Renowned Chef Joël Robuchon Dies
Known for innovative restaurant design concepts in hotels throughout the world
The most decorated Michelin starred chef in history, Joël Robuchon, whose restaurants have been featured in many hotels including two at the MGM Grand in Las Vegas, died from cancer on Monday in Geneva at the age of 73.
Robuchon’s culinary career spanned more than four decades and started when he took command of the kitchen at the Concorde La Fayette Hotel (now the Hyatt Regency Paris Étoile) at the age of 29. He went on to be executive chef and food and beverage manager of Hotel Nikko in Paris where he earned two Michelin stars. From there, he opened his first restaurant in 1981, Jamin.
In 2003, the first L'atelier de Joel Robuchon opened in Paris. The restaurant concept, influenced by tapas bars in Spain, was created when he askedglobally-recognized French interior designer Pierre-Yves Rochon to craft a space that replaced the classic gold and white colors specific to many luxury French restaurants with black and red. The goal was to create an intimate place with 15 to 20 seats and one or two chefs cooking in an open kitchen that could be observed by guests from counters instead of tables.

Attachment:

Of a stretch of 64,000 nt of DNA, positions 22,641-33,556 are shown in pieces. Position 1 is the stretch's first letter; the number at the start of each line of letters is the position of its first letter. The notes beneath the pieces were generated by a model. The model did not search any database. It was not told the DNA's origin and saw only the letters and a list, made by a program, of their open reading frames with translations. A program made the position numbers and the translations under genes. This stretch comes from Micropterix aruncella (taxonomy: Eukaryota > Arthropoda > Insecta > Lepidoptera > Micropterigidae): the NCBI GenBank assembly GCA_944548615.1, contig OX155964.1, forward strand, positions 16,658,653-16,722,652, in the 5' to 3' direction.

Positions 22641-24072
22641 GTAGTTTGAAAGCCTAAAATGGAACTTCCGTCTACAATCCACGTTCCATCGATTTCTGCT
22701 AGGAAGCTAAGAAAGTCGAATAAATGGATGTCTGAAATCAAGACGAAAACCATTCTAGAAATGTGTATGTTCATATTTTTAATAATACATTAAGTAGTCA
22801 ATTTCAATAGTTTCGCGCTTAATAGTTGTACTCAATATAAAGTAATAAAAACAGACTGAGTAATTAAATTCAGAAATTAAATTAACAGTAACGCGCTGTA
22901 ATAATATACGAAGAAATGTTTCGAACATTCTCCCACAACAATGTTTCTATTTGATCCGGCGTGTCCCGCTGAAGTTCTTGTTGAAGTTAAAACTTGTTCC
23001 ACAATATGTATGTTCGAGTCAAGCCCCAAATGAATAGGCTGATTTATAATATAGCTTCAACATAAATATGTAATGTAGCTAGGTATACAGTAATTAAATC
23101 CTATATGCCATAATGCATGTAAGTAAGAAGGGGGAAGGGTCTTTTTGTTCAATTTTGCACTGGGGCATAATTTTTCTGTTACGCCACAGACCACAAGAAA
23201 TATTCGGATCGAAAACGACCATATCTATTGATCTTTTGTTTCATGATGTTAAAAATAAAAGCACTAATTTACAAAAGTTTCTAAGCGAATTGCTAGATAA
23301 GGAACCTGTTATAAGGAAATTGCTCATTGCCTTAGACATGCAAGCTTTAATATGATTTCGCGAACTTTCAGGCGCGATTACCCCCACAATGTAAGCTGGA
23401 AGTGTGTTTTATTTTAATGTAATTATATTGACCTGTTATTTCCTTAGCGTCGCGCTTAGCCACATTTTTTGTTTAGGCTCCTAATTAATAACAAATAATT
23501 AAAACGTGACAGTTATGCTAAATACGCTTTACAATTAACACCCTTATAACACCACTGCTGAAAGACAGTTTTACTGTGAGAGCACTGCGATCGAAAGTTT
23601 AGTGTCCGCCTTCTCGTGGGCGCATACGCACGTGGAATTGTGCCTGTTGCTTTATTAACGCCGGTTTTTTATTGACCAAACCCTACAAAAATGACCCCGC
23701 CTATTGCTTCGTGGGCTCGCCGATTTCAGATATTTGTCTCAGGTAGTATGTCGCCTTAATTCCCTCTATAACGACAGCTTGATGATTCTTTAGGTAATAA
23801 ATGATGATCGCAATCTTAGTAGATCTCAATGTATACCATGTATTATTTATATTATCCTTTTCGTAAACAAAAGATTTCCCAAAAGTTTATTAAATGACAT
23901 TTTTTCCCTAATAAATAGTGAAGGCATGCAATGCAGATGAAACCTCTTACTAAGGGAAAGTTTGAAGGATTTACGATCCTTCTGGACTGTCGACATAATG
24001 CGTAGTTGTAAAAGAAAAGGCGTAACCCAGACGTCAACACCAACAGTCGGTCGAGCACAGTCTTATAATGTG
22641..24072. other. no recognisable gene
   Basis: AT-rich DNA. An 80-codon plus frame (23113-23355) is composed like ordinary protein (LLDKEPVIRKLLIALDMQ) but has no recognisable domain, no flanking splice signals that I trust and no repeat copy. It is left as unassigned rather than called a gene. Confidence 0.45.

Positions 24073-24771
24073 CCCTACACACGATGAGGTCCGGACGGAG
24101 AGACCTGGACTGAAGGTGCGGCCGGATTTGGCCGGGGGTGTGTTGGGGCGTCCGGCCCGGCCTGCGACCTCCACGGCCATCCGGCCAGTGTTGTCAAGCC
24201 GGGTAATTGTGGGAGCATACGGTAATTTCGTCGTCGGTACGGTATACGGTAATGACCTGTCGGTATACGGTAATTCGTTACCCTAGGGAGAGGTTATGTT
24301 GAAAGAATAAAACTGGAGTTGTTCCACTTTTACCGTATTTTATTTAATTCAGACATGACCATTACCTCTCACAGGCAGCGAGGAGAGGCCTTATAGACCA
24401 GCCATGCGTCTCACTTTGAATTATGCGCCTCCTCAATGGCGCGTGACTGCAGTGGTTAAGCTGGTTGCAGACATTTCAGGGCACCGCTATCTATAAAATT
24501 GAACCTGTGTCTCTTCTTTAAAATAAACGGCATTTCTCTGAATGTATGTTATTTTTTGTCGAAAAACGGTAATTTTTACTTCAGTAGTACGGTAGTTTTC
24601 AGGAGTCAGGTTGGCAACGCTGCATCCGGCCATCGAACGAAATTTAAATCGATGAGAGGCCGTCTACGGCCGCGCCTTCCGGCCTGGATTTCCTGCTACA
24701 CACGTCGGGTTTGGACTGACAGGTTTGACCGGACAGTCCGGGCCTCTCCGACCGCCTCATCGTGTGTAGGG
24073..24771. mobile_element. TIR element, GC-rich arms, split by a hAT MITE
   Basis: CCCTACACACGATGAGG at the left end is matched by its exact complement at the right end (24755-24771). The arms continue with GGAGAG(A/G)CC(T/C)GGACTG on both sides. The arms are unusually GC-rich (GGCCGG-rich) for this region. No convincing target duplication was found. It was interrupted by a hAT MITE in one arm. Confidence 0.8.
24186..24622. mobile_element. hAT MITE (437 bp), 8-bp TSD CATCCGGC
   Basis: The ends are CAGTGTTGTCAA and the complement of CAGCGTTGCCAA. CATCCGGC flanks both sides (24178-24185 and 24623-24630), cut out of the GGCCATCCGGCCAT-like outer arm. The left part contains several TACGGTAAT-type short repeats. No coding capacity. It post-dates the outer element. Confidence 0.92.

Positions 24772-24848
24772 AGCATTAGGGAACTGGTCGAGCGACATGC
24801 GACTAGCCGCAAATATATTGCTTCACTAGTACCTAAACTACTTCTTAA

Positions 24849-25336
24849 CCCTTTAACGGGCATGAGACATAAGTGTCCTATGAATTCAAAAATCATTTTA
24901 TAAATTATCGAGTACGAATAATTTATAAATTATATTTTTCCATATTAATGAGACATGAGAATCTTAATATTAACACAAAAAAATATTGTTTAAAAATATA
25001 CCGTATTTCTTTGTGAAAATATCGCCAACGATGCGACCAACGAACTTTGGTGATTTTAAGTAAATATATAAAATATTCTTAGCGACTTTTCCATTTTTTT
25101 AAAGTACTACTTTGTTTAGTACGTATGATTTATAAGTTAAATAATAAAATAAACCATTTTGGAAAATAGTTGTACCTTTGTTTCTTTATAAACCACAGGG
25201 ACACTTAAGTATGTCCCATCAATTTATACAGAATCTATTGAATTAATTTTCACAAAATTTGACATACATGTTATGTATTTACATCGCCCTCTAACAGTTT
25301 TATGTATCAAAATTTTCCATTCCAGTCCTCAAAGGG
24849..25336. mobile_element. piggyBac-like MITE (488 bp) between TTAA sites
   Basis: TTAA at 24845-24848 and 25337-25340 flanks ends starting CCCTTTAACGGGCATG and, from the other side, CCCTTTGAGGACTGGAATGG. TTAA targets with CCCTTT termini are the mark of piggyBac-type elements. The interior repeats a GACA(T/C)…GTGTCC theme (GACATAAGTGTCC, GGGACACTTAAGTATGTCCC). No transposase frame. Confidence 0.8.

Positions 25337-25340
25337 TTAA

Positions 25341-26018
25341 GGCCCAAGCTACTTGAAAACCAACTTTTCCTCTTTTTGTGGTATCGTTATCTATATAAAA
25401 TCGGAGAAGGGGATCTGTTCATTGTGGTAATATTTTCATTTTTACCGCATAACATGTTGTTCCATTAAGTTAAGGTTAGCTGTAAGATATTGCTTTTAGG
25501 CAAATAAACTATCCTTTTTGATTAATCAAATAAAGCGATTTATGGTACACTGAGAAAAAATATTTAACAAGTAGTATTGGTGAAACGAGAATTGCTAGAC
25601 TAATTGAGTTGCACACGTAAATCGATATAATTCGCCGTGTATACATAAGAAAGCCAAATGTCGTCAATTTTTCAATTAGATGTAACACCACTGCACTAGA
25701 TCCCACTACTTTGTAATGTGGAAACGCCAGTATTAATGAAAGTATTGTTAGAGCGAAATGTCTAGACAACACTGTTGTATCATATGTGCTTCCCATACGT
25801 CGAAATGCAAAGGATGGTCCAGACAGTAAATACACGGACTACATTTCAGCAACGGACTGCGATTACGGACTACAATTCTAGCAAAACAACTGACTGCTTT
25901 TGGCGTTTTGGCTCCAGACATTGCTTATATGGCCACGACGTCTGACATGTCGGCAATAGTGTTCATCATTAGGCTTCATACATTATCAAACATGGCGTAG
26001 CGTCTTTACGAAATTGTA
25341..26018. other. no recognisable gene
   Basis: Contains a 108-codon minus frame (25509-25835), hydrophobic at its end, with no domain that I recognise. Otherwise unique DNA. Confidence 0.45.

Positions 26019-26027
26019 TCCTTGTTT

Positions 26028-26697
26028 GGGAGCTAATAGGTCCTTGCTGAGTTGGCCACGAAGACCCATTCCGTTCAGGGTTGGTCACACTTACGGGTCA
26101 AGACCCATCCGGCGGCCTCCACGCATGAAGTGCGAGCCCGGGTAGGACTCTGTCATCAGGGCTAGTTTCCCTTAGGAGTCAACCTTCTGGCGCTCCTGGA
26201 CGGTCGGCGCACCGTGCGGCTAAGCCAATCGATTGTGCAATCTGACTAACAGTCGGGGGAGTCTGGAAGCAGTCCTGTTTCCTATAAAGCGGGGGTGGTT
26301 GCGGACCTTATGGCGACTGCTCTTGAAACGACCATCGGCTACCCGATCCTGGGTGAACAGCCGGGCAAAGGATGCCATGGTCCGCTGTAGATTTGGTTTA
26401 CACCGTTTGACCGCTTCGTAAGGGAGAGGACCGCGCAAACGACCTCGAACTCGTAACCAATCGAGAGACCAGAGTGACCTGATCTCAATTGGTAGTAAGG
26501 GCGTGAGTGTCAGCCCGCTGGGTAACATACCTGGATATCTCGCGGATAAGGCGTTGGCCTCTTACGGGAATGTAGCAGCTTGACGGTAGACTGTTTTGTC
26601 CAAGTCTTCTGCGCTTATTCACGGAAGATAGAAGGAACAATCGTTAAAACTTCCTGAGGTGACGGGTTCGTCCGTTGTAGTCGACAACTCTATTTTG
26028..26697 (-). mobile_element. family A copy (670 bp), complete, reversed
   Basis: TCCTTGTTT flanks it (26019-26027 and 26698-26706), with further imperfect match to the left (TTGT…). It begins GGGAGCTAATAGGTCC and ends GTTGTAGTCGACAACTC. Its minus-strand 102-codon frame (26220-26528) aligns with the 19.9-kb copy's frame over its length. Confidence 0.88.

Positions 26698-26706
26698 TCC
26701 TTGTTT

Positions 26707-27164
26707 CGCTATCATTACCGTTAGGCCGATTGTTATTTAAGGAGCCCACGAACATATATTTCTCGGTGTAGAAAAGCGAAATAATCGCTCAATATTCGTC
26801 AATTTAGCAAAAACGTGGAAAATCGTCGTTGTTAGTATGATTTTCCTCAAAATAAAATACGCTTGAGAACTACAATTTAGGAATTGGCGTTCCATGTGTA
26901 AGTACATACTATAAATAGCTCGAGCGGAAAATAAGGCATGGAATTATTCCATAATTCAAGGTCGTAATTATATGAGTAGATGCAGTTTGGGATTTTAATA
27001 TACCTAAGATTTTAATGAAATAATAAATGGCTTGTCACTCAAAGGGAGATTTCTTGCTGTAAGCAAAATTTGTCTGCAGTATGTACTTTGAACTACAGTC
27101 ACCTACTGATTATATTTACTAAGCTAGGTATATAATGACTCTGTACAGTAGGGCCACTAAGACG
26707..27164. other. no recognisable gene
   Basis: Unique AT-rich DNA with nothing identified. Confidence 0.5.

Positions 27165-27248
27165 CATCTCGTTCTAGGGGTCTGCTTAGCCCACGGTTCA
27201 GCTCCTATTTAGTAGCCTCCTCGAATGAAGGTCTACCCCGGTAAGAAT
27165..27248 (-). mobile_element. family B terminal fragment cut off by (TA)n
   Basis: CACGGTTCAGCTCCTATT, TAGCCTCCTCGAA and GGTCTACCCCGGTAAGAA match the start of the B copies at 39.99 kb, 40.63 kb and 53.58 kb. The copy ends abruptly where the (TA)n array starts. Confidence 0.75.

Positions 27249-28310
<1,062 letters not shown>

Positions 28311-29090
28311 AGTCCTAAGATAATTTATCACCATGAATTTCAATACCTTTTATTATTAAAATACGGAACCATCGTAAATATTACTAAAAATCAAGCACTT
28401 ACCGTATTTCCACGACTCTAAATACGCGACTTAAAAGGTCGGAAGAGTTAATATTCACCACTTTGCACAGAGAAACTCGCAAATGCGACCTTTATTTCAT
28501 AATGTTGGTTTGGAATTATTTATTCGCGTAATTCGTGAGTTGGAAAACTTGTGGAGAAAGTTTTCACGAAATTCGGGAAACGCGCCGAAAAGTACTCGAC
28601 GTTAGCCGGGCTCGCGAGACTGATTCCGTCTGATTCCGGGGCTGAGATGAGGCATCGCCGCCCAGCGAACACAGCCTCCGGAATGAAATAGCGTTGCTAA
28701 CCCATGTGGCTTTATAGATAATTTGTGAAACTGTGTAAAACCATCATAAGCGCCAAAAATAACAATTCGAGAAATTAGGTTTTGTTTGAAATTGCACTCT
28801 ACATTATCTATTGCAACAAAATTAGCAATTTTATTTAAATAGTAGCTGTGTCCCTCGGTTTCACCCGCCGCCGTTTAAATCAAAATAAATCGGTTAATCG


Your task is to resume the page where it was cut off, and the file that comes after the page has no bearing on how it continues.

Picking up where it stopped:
The success in Paris encouraged Robuchon to develop the concept on a global scale: Las Vegas in 2005; New York, London and Hong Kong in 2006; Taipei in 2009; at the Publicis Drugstore in Paris in 2010; and in Singapore in 2011. Since then, many more Robuchon restaurants have opened all over the world, including Japanese-focused Yoshi at the Hotel Métropole Monte-Carlo in Monaco, France.
Robuchon is survived by his wife Janine Pallix and their two children, Sophie and Louis.
Photo credit: Courtesy of Joël Robuchon USA